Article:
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Saturday, May 17, 2008

Black Russians, Lemurs, Milipedes and Lots of Rage

A quick summary of trading week. Cool stuff only of course...

Corey Rosenbloom at Afraid To Trade thinks: Indexes Confused - Trapped. I couldn't agree more. I see the same indecision in: Gravestone Doji And Cool Correlations and Fibonacci Heaven where I argue its pop or drop time. Emphasis on the DROP.

For weeks now former Fed Chairman Paul Volcker has been talking tough and slinging mud. He does not like what Bernanke has been up to at all. Calculated Risk has Volcker saying: No Reason for Complacency. The market isn't listening. Volatility, as measured by the VIX continues to drift lower. I caught it early in: Bulltards Grow Complacent: VIX Drops. When the credit crunch was just still in it's infancy I said: We Need Another Volcker and Kill The Greenspan Put, but the powers that be just did more of the same. while babbling about Moral Hazard.

Early this week I boldly announced my intent to go short Apple in: Can't Resist Apple: Way Too Ripe, Way Too Juicy. Sacrilege! Apple is sacred. I know. I know. Today, over at Slope of Hope, Tim Knight took the same bold step and suggested going short Apple for the same reasons. In New Apple Store Unveiled Corey Rosenbloom didn't get Bearish on the company, but he does express caution about the chart...

Pre-market Friday morning equities took a hit and fixed income found a bid on rumors that the last Non-Farm Payrolls had been MISCALULATED and that the real number is much much worse. NO SHJIT, maybe they'll finally scrap the Net Birth/Deaths Model crap. I can't emphasize enough how informative Paper Economy is. Check out Economic Jolt: Job Openings and Labor Turnover if you want to a grasp on the labor market. In Confidence Game, Paper Economy tackles truly dismal consumer confidence numbers.

Which reminds me: Mish does a fine job illustrating how California Leads The Way To A Consumer Bust. This is how job losses accelerate rapidly. This is how taxes accelerate upwards rapidly. By borrowing against FUTURE lottery income to sustain current ridiculous spending levels, 'The Arnold' demonstrates that despite his crazy accent he truly is Americanized. More debt clearly solves all debt problems, that is the American way!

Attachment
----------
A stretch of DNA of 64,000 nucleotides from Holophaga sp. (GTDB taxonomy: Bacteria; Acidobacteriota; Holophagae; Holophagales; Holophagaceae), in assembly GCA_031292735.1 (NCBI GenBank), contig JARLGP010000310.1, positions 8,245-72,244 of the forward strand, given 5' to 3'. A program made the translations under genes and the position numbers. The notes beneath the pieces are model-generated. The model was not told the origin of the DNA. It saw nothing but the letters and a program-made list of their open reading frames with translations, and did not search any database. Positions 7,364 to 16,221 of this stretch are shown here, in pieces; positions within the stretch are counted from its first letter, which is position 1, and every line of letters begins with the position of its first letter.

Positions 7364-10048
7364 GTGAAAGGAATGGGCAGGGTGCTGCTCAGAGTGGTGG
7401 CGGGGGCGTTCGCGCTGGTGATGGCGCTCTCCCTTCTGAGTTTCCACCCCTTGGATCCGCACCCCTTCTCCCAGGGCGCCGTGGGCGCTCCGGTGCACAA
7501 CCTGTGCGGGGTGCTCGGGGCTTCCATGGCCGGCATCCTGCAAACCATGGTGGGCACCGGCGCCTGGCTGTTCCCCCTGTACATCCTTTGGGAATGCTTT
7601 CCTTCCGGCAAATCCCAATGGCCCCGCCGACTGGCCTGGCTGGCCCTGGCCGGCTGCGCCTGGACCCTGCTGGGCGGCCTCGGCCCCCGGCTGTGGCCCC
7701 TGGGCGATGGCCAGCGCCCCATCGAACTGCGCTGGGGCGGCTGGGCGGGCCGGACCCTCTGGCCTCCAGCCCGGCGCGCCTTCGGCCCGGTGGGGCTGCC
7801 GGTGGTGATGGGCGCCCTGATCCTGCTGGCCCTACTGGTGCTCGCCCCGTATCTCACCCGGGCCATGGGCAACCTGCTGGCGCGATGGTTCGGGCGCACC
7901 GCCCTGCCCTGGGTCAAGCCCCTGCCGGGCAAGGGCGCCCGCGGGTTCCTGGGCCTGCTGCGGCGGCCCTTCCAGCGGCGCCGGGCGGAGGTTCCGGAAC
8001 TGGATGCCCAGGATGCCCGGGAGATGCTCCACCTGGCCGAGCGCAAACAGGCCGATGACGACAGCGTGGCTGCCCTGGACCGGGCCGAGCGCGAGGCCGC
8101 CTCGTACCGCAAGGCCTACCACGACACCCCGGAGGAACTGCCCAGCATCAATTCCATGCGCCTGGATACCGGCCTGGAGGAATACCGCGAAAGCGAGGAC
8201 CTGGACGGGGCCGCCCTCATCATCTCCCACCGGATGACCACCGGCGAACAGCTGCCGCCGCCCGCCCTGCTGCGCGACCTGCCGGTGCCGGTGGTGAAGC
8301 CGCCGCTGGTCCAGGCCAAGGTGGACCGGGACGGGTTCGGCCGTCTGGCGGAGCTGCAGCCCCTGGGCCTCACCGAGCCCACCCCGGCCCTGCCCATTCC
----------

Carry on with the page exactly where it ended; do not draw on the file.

Back to housing. New Residential Construction got the talking heads on BubbleVision all excited because the numbers came in better than expected. Somehow, a Bullish spin was put on this: "Single family housing permits, the most leading of indicators, again suggests extensive weakness in future construction activity dropping 40.07% nationally as compared to April 2007." Paper Economy doesn't get distracted by the hype.

Karl Denninger over at Market Ticker pokes fun at the ECB for noticing that "banks are exploiting its efforts to unblock the frozen funding markets by using its liquidity scheme to offload more risky assets than envisaged" in his post Fraudulent Friday. Mish took notice as well in ECB Concerned Over Swap-O-Rama Exit Strategy and the guys over at Naked Capitalism caught it as well in Quelle Surpise! Banks May Be Gaming ECB Liquidity Facility. Since this is serious stuff and it is way too late for an easy out, I poured myself a gigantic Black Russian...

The third DOUBLE Black Russian resulted in my exploring the possibility of starting my own goddamn-bank-that-has-access-to-the-goddamn-discount-window-and-can-punk-off-crappy-collateral-for-real-bling...

Then I thought about taxes and got real angry... because this fine mess can only result in higher taxes in the near future as all these losses end up being nationalized, socialized and otherwise dumped on everybody BUT those responsible for them.

The fourth double Black Russian calmed me down a bit as I realized that sweet-baby-jesus, I was in Canada... and that Canada is still running massive surpluses off that dirty commodity money. Oil, gold, copper, zinc... all of it. We just keep pumping it out as the US dollar keeps spiraling down into the abyss... and I thought maybe, just maybe ONLY YOU GUYS would get screwed in the long run.

Watch the video Lemurs Get High and substitute the following: Consumers for Lemur and Debt for Millipede. Disturbing. Freaky. Hilarious... and strangely, very very relevant. Just watch and think: LEMURE = CONSUMER and MILLIPEDE = DEBT.

I should definitely get another drink...

Friday, May 16, 2008

Fibonacci Heaven, Equities Party On

The international indices are all in Fibonacci heaven. All the indices have bounced and are now entangled in the 50% retracement level. A couple indices have had the strength to make it all the way to the 61.8% level. ONE index appears to be invincible: The Brazilian BOVESPA.

It is pop or drop time across the globe. Since economic data continues to deteriorate, I would argue for more drop than pop.

A quick recap and update on some of my recent posts and chart comments:

Gravestone Doji And Cool Correlations: Volatility, Yen: "We may have a Gravestone Doji here on the S&P 500 (SPX).

In a bullish trending market the gravestone illustrates an unsustainable bull rally where price drives up to new highs in trading on day two, but sellers take control by market close.